Table 2 Diagnostic measures of single PETS ranked by DOR

The Compression-Rotation test [41] obtained the highest pooled DOR among single PETS in the SLAP category: DOR = 6.36 [1.41, 28.59]; specificity 0.89 and sensitivity 0.43. The highest ranks by pooled DOR for single PETS within the remaining shoulder diagnoses analyzed were the Hawkins test [42] for subacromial impingement syndrome: DOR = 2.86 [1.14, 7.17]; specificity 0.67, sensitivity 0.58; and the Supraspinatus test [4] for diagnosing any full thickness rotator cuff tear. The Supraspinatus test obtained the highest DOR overall: DOR = 9.24 [1.99, 42.84]; sensitivity 0.74, specificity 0.77.


This meta-analysis found statistical evidence for diagnostic validity of PETS when different tests for SLAP lesions were pooled (DOR = 1.38). Among the single PETS included in the meta-analysis, the highest DOR (9.24) overall was obtained for the Supraspinatus test in diagnosing any full thickness rotator cuff tear. The Compression-Rotation test was ranked highest of the SLAP tests (DOR 6.36) and the Hawkins test (DOR 2.86) for subacromial impingement syndrome (See Table 2 for details). However, the high risk of bias in primary studies and the fact that single PETS were performed and interpreted in diverging ways, limited the number of single PETS available for meta-analysis.

What constitutes superior clinical performance of a clinical test? In line with previous findings [13], no single PETS in this meta-analysis showed superior diagnostic validity when pooled test performance was assessed. An ideal test should have the ability to discriminate between subjects with and without the condition in question, i.e. a concurrent high sensitivity and specificity is sought. LR and DOR both convey a measurement for this concurrency (LR + =sensitivity/1-specificity; LR- = 1-sensitivity/specificity and DOR = LR+/LR-) of which DOR is the most sensitive single indicator of test performance [15]. For instance, when sensitivity and specificity both rise above 0.91; LR+ rises above 10 and DOR rises above 100. When reaching perfect test performance DOR rises to infinity. Nevertheless, LR may be more intuitive to the clinician when assessing clinical performance. According to Jaeschke et. al. [43], LR ratios >10 (LR+) or <0.1 (LR-) are needed to generate clinically conclusive changes in probability and moderate shifts are generated by a LR+ of 5–10 or LR- of 0.1-0.2.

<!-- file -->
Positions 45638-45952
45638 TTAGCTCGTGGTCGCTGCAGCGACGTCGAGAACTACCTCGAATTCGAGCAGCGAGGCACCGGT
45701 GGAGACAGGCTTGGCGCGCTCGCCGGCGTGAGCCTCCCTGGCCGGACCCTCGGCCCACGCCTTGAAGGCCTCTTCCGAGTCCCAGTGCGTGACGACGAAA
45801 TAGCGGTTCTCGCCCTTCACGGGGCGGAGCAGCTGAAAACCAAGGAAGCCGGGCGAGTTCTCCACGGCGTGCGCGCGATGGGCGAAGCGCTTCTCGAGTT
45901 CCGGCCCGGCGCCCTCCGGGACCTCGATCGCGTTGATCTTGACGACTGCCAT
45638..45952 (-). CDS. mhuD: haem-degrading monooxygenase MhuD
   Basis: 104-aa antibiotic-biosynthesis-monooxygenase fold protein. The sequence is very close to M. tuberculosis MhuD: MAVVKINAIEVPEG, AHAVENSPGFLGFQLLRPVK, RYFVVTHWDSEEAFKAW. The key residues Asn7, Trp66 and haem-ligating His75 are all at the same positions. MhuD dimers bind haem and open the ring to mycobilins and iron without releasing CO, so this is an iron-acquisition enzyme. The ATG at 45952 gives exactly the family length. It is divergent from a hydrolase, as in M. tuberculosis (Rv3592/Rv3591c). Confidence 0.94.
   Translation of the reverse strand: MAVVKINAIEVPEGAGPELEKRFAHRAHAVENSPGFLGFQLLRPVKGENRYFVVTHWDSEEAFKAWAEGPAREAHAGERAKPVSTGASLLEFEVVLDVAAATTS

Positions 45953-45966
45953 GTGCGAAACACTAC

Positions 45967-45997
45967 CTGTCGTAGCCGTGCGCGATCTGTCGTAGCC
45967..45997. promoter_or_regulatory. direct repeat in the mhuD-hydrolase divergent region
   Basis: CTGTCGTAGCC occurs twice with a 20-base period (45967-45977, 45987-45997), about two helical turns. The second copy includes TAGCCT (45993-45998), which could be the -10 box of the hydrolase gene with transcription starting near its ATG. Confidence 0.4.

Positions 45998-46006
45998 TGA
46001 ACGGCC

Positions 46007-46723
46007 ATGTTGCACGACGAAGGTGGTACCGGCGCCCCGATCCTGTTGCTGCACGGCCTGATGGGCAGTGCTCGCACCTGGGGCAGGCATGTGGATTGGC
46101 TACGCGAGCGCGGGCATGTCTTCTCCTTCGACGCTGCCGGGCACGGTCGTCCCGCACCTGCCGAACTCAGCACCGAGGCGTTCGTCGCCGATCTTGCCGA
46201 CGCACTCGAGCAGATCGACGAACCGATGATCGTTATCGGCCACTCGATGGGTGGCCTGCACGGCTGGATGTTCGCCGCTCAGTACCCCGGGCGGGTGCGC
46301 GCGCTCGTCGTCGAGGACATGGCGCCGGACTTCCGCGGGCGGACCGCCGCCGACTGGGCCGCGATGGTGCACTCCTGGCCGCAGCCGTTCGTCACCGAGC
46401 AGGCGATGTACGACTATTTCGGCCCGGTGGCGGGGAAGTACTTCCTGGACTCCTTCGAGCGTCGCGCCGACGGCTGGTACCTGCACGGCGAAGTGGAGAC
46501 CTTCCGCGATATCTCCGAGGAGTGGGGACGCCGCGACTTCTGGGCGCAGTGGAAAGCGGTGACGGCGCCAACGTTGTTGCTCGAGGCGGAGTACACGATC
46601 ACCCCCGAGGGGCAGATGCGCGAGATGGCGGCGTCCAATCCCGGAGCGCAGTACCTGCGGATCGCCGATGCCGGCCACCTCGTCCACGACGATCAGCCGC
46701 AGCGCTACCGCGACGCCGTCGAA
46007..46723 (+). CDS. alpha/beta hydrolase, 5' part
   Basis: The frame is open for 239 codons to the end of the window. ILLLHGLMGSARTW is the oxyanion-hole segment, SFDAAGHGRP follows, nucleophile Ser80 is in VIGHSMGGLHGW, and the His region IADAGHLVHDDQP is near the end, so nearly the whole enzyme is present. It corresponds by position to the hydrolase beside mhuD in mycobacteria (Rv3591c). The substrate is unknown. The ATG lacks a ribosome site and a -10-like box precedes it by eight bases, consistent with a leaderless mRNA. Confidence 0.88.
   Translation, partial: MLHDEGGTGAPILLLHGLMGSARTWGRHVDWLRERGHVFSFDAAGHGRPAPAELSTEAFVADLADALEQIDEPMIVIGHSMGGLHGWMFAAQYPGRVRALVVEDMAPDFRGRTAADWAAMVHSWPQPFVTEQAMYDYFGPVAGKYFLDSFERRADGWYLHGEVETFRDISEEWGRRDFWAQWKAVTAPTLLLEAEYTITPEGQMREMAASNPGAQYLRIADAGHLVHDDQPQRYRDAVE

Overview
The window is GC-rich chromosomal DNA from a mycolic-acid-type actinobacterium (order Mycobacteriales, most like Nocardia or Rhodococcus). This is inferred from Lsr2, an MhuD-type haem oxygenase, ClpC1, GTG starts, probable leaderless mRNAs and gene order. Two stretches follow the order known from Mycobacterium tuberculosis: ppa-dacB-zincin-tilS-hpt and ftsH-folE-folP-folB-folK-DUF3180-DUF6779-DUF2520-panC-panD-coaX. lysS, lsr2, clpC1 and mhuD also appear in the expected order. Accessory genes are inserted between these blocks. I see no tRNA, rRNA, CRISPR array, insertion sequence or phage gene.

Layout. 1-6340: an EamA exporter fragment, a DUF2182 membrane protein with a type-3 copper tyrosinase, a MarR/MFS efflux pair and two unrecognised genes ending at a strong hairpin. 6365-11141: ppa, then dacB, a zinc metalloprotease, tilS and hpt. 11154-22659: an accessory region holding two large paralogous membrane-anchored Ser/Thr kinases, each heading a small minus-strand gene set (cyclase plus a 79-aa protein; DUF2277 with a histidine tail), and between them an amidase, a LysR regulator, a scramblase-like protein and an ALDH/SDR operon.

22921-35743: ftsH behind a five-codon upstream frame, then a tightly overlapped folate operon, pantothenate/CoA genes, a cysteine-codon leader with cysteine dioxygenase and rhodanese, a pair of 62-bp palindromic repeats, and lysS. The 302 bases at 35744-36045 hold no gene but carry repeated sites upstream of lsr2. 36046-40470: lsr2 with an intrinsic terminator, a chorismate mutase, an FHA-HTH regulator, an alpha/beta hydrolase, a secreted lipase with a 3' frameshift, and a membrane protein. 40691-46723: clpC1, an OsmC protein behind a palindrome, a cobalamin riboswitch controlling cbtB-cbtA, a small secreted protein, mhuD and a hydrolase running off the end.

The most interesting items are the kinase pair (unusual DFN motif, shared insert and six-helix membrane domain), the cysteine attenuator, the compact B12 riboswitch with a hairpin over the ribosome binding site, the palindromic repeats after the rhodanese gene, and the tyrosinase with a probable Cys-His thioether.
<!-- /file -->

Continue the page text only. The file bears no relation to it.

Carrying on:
When Walton et al. [12] recommended the Yergason test for SLAP lesions this was based on a pooled LR+ of 2.29. We found a similar LR+ (2.50) for the Yergason test and a slightly higher LR+ (3.91) for the Compression-Rotation test. However, when ranked by DOR the Yergason test performed second to Compression-Rotation test in our results (Table 2). None of the pooled results for single PETS resulted in LR+ above the range of 2–5 representing a small shift in probability [43].

The original study of the validity of a single PETS tend to report much better performance than later less biased attempts to replicate results. Despite the high sensitivity and specificity reported in the first study on Biceps load II [30], outlier characteristics led to exclusion from our meta-analysis (Fig. 3b). This decision is supported by previous reports about extensive bias in original studies and is in line with the exclusion of the original study on the Active Compression Test in a previous meta-analysis [13].

The forest plot (Fig. 3) visualizes the variation in the estimated performance of presumably different PETS. As we see, the estimated performance tends to vary between studies more than between the different tests, with a possible exception for the anterior slide test which also was found inferior to other SLAP tests in a previous meta-analysis [11]. In PETS aimed to detect SLAP lesions, most are designed to manipulate the superior labrum by stressing the glenohumeral joint often in combination with pulling on the biceps tendon (e.g. the Yergasons test of O’Brian test). This could be one of the reasons that performances of different tests vary relatively little, but this cannot explain why the general validity of PETS is poor. However, pathoanatomical/biomechanical rationale that most PETS are based on have recently been debated. For example, in subacromial impingement syndrome, the rationale for PETS (e.g. Hawkins and Neer’s sign tests) is that the greater tuberosity is rotated up underneath the acromion to force pinching of the bursa and supraspinatus tendon to reproduce impingement pain. The evidence for this postulated biomechanical explanation for the pain elicited is lacking [44]. Moreover, the fact that the interplay between genetics and psychological factors predicts shoulder pain in experimental and postoperative settings [45] also challenges the idea of a sole biomechanical explanation of shoulder pain.

In some of the previous meta-analysis of PETS hierarchical statistical modeling has been used to estimate receiver operating curves [9, 13]. No optimal curves for any single PETS have been documented apart from one possible exception for the Lift-off test though there was great uncertainty in the estimated curve. Hierarchical and bivariate random effects modeling were attempted also in our review but were not found feasible due to a low number of articles with acceptable risk of bias included for each single PETS. As heterogeneity was insignificant, a fixed effect model was used.